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Nashville is a snapshot of 24 characters over a 5-day long weekend in Nashville; from a white gospel singer with two deaf children (Lily Tomlin) to the silent but ubiquitous tricycle man (Jeff Goldblum) who never says a word, and the never seen Presidential hopeful, Hal Philip Walker, who doesn’t shut up with his megaphone-delivered political pitch. Although not really a story as such, Nashville does bring all the characters together at the climactic final scene, as their lives intersect in various ways. There are singers, like Barbara Jean (Ronee Blakely) and wanna be singers like Suellen Gay (Gwen Welles), political aides and husbands, a BBC reporter (Geraldine Chaplin) and a lonely, bespectacled young man with a guitar case (David Hayward).

"Even after 25 years since the film’s first release, Nashville retains all its punch, because Altman and the team managed to capture more than they set out to. This is not meant as a put-down – it often happens in an artform as collaborative as film, where various inputs, each a small detail on its own, adds cohesion and power and truth to the final result. (Casablanca, made in somewhat chaotic conditions and with script additions and changes at the last minute, is another example…) here’s a brief exchange between Altman and writer Tewkesbury (recorded for an interview with Premiere magazine marking this anniversary) to underline my point: Altman: [who had sent Tewkesbury to Nashville to research] "Go there and keep a diary, just bum around, because I want to do a multicharacter thing." Tewekesbury: "On various trips to Nashville I realised that there wasn’t one single story to drive it. There were many stories. I kept running into the same people over and over again. . .The whole thing became a transcript of overlapping lines." Well, of course this could not be more appealing to Altman, whose filmmaking style is well (if only partly) described as ‘overlapping lines’. But what came out of these ‘overlapping lines’ were characters who represented a whole spetcrum of American society – indeed, human nature. The film’s setting in the country music capital during a Presidential campaign provides a robust opportunity to examine people facing all manner of temptations and opportunities. Altman and the cast – almost unwittingly - capture all the vanity, greed, lust, power-seeking, envy and craziness that rise to the surface in such circumstances, as well as a sideways glance at failed dreams. On this weekend, at least, American dreams were not fulfilled, and the potency of indifference is revealed. Of course, it’s beautifully done, so the film is a subtle yet brutally honest satire of the society in which it was made. But, as I say, it holds true today."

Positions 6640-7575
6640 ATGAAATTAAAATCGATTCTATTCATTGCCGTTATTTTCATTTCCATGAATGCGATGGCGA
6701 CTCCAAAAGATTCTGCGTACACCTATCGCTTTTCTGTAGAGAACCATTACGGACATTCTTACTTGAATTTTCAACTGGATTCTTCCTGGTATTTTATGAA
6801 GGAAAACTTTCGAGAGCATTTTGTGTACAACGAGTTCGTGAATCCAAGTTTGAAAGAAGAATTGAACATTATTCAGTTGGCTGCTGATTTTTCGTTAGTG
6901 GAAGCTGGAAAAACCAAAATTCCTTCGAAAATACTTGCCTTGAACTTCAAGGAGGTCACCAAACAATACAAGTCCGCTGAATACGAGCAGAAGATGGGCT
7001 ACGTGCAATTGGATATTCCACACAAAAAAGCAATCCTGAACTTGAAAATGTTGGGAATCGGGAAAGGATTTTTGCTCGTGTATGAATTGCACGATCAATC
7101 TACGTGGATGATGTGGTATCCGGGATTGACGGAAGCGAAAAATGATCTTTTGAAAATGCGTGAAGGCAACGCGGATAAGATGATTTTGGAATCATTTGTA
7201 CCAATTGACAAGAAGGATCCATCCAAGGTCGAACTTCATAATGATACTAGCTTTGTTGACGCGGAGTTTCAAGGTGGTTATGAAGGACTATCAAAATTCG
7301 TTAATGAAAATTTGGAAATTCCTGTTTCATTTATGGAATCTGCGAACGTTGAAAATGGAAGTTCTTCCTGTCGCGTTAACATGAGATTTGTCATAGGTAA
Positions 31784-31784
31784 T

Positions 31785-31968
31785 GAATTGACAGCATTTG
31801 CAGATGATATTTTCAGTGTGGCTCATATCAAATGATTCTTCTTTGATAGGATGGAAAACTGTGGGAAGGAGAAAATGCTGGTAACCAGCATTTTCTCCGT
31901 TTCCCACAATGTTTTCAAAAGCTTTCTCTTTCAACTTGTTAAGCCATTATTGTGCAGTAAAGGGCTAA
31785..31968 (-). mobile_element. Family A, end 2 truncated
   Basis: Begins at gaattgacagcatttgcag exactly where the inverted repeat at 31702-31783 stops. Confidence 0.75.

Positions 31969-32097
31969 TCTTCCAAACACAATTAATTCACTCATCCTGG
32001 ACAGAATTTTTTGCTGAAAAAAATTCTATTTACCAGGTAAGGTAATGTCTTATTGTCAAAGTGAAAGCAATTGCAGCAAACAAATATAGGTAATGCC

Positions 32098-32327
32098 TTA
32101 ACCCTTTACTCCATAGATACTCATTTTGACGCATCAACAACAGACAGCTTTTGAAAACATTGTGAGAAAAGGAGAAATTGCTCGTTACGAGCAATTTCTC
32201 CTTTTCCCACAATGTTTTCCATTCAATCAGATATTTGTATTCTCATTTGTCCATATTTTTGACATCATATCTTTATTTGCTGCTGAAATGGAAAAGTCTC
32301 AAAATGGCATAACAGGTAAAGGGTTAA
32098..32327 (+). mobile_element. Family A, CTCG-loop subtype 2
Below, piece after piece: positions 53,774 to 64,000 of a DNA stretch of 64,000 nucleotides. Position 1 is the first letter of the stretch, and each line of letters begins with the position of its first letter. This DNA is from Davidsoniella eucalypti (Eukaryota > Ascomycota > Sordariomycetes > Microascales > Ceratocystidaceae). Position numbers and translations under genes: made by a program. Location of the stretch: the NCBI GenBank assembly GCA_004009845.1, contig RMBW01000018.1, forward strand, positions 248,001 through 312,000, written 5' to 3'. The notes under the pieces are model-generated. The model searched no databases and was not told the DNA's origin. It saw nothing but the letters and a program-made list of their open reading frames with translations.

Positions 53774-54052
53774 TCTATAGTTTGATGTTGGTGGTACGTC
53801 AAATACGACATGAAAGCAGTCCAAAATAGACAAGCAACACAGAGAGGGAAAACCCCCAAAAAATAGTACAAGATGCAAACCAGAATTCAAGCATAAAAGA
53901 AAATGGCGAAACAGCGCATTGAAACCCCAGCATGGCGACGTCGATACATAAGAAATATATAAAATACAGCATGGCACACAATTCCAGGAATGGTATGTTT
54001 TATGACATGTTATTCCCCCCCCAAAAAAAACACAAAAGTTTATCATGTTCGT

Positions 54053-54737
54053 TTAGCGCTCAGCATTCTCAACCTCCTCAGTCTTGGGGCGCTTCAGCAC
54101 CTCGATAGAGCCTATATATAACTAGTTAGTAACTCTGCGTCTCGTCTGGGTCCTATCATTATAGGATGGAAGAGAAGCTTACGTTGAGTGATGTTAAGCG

Andrew L. Urban

"If it’s possible for perfection to improve upon itself, the 25 years which have elapsed since Nashville was made have done just that. This is a magnificent film any way it's approached. Seamlessly blending the stories of two dozen characters (there are 24 stars or 24 supporting actors depending on your point of view) over nearly three hours and wrapping everything up in a brilliant finale, Altman's masterpiece just gets better with age. His sly contribution to America's bicentenary was and remains a superb celebration of what's wonderful, inspiring, fascinating and flawed with the USA. Joan Tewkesbury's screenplay and the songs (many written by the actors themselves including Keith Carradine's Academy Award winner) blend beautifully in this landmark American film which is Altman's finest and one of the best films made anywhere in the 1970's. That it was shot in 45 days on a budget of $2 million (all cast members received the same pay) makes the achievement even more astounding. A must-see, no matter how many times you've seen it."
Richard Kuipers

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See Andrew L. Urban's interview with

You can HEAR Robert Altman talking to Andrew.


25th anniversary re-issue

CAST: David Arkin, Ned Beatty, Karen Black, Ronee Blakely, Keith Carradine, Geraldine Chaplin, Shelley Duvall, Henry Gibson, Scott Glen, Jeff Goldblum, Barbara Harris, Michael Murphy, Lily Tomlin, Gwen Welles

DIRECTOR: Robert Altman

PRODUCER: Robert Altman

SCRIPT: Joan Tewkesbury

SPEECHWRITER (and voice of Hal Phillip Walker): Thomas Hal Phillips


EDITOR: Sidney Levin, Dennis Hill

MUSIC SUPERVISOR: Richard Baskin (and others)

RUNNING TIME: 140 minutes


AUSTRALIAN RELEASE DATE: From October 5, 2000 in Sydney; from October 27 in Melbourne; other cities to follow

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